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Reading The Courtland Review (1 Viewer)


Senior Member
I read a few issues online and then wrote the following:

Part 1:

The poems I write demand to be written or so it would appear since 1992. I have written an average of 1.1 poems every day for the last 15 years. It's not simply a matter of sitting down periodically with that formidable adversary, the blank page. Sometimes the most urgent need to write will produce only a quantity of insipid scribbling and a nagging bloated feeling of mental constipation. I often find that the poem has to be nurtured over a sustained period, that it must be lived with, must be borne or relished in its nebulous embryonic form for days, weeks or even years before it will yield up a passable first draft upon the page. At other times the poem requires no nurturing; it slides onto the literary pond like water on ice smoothing out my life.

To stimulate the process, I set myself daily mental exercises that may lead eventually to poetry. The exercises are nothing too strenuous most of the time. I find my epistemological sit-ups in the form of reading mixed in with my normal routines: ablutions, washing dishes, emptying garbage, organizing my files and, occasionally, a few perception-stretches in the garden where my wife has arranged a wide variety of plant and flower which does the trick. The mind has a natural tendency to run along familiar paths. So it's largely a matter of stimulating the intellectual and/or perceptual wheels to disengage them from their ruts, their avenues, their places of familiarity, their somnambulance and engaging some automatic creative pilot sitting and waiting on the edge of the familiar places so that the fresh seeing and feeling process can take off.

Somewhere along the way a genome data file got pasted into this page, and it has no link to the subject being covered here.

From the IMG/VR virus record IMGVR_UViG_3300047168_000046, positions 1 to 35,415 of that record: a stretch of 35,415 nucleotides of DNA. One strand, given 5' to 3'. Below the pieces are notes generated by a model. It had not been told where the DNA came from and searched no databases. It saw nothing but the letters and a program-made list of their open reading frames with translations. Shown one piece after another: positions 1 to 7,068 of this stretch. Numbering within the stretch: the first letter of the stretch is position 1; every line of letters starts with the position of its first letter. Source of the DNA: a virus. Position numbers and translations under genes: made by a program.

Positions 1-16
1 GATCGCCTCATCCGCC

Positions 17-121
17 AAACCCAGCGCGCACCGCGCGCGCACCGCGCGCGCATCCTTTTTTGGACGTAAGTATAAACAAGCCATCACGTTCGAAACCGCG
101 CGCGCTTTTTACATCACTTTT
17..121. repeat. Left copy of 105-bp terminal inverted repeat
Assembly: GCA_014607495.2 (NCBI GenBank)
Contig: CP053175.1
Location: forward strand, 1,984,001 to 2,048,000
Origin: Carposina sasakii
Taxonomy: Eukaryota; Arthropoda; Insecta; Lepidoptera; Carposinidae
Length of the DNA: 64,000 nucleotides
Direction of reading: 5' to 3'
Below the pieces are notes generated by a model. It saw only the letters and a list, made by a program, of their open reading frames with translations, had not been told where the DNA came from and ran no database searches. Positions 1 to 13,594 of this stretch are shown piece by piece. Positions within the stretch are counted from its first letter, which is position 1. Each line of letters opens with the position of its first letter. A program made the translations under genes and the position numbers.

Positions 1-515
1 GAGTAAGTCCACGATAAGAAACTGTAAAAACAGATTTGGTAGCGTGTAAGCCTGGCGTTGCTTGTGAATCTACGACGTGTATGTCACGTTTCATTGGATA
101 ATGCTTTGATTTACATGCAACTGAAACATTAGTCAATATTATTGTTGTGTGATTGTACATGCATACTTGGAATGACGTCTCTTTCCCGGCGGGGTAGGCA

Part 2:

These are just some of the habits and proclivities that conspire daily to make me a poet. Oh yes, there's one ingredient I must add to the mix in conclusion. That ingredient is a faint, nagging voice from somewhere in the wings. That voice is the expression of a dominating passion in my life to translate my beliefs, my values and attitudes into some articulate form, a form that I can expose to others and so play my small part in the creation of a unified planet: the planetization of humankind. -Ron Price with thanks to Robert Kendall, "A Day in the Life of Robert Kendall," The Cortland Review, 25 November 2006.

Part 3:

What was this bent of mind that
inclined me to turn an image,
thought, a feeling into a poem?
…to turn troubles and delights,
grand conceptions and passages
into what would set my mind
at rest as I whirled constantly
from pillar to post in a world
of impressions and apparently
arbitrary mundane starting points:
engendering ethereal finger-paintings,
hoping that at the bidding of the ideal
King my world of being would be leavened
and furnished with a power through which
this poetic art would be made manifest.

Ron Price
25/11/'06 to 9/1/'15
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